Columns / Discourse / May 15, 2019

Pillowtalk: “I don’t think I’ve ever had an orgasm”

Hi Pillowtalk,

So full disclosure: I don’t think I’ve ever had an orgasm. I’ve always just assumed it was something that would happen eventually, but now I don’t know. I’ve had a variety of partners who definitely knew what they were doing, and I really like sex (and masturbating), but I just can’t seem to get there. Is there something wrong with my anatomy? What even is an orgasm?

-Frustrated and Confused


Orgasm is one of those bodily phenomena that’s more personal than it is anatomical. There are as many different ways to orgasm as there are people having sex. For most, the easiest way to orgasm is stimulation of the penis or clitoris (which are developmentally related structures ­— they start out the same in the womb). During orgasm, muscles around the pelvis and anal sphincter rapidly contract. Most likely, the biological precedent for all orgasm (including bodies without penises, and most animals) exists to propel semen out of the penis. When someone doesn’t have semen, it usually just exists as rapid contractions that trigger hormone release. In the brain, orgasm works the same for everyone: the lateral orbitofrontal cortex (which monitors reason and self-control) is turned off, and the brain is flooded with feel-good chemicals like dopamine.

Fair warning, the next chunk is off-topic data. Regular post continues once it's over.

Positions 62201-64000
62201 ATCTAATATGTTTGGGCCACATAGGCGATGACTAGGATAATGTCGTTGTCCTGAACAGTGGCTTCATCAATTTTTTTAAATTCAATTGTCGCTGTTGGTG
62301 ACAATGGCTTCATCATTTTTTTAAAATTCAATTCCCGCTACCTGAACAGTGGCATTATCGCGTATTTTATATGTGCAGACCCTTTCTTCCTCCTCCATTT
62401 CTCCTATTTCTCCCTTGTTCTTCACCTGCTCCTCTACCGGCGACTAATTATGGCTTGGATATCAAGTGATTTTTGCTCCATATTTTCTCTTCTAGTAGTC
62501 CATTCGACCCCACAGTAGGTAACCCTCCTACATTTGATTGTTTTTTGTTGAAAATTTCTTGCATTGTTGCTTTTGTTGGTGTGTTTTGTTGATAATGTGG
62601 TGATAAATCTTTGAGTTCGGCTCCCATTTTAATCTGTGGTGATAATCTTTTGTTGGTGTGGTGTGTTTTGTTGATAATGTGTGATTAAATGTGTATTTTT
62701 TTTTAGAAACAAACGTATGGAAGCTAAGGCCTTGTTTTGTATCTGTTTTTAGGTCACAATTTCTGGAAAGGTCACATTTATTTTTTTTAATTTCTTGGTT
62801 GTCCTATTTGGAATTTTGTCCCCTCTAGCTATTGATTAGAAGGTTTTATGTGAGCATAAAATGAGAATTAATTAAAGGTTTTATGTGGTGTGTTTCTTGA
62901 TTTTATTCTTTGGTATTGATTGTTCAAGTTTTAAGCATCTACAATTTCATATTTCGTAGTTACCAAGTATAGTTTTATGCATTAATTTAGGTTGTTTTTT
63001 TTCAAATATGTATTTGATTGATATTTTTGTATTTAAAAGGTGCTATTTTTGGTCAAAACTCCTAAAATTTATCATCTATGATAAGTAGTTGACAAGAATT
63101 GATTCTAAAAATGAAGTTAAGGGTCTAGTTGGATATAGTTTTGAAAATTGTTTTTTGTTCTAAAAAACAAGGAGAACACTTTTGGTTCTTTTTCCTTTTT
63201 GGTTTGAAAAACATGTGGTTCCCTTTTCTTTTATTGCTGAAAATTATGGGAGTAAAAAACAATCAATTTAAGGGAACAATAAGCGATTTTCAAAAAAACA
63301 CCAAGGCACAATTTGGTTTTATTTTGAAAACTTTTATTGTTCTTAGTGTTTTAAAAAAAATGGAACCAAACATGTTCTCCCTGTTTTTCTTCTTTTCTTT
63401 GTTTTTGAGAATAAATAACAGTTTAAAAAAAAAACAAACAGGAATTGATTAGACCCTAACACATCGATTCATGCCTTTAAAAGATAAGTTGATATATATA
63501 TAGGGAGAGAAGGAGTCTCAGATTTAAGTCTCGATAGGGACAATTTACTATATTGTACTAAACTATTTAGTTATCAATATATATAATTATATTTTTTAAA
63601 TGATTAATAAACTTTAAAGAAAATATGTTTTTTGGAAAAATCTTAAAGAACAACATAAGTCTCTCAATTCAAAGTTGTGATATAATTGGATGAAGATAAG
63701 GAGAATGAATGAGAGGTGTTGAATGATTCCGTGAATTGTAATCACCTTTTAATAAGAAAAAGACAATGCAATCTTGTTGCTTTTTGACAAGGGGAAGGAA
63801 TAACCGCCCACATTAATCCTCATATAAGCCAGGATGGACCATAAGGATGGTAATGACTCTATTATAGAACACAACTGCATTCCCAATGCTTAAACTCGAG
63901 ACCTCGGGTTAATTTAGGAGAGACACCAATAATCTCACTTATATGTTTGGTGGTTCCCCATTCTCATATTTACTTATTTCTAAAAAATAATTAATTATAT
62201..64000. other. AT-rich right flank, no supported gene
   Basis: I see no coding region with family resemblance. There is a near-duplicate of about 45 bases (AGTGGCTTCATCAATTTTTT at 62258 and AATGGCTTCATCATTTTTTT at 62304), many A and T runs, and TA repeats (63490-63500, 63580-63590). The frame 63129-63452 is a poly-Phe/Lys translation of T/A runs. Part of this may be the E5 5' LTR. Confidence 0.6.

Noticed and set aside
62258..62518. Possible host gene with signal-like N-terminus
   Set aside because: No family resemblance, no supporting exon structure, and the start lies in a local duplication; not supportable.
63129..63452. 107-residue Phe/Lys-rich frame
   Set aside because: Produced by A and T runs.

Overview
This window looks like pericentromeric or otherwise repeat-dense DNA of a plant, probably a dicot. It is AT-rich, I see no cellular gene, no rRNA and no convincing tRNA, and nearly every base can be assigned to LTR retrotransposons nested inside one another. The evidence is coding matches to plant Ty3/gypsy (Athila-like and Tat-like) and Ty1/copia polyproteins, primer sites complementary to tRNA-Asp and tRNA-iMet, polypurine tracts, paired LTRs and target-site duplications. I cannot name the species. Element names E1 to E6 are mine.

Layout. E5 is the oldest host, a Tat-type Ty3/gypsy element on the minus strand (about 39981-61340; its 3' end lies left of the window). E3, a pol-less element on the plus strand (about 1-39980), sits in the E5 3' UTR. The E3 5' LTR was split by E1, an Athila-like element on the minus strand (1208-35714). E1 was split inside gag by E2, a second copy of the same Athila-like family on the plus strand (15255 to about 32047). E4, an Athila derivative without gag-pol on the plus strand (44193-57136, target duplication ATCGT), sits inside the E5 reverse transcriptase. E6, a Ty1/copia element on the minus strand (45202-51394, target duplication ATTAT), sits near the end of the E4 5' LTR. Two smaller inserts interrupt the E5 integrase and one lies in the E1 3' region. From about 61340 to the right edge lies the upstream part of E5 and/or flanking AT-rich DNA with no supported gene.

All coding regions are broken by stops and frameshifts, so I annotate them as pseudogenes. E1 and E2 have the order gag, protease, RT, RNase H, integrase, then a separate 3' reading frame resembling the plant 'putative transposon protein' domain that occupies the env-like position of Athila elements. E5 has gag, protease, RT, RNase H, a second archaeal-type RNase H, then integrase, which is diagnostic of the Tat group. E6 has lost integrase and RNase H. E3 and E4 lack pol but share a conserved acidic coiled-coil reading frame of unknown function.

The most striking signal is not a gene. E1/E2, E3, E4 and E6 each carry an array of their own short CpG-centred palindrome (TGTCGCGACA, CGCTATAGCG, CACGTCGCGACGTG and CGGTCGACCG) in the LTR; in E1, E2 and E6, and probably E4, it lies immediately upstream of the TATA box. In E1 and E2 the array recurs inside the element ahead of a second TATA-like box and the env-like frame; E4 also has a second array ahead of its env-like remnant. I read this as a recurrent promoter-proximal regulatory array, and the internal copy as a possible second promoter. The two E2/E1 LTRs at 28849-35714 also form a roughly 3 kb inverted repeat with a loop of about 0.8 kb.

This means that ejaculation is not what makes an orgasm! Stimulation to the point of muscle spasm does. Because these contractions are pelvis-wide, they can manifest in a lot of different ways: for some without penises, ejaculation (of urine) can occur with or without orgasm due to the close proximity of the bladder and urethra; for some, vaginal, anal, nipple, or no stimulation can mount to orgasm; for some, there’s no clear path to orgasm.

Because orgasm is so unique to every person, the best advice I can provide is to get to know your body, to be patient and not to go in with any expectations. See what it can do, what it likes, what it doesn’t and keep trying if you enjoy it. Orgasm should not be the end goal of sex. Pleasure is a much more reasonable, holistic goal that doesn’t add pressure to an experience that should be positive.

So, there’s nothing wrong with you. Some people can’t wiggle their ears, or burp on command, or orgasm from anal sex. It’s not much of a stretch to say that you might not be able to orgasm from most, if not all, stimulation. Plus, if you still enjoy sex and masturbation, keep doing it! The internal pressure to achieve orgasm may not be helping in your attempts.


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Elleri Scriver

Tags:  orgasm Pillowtalk sex ed

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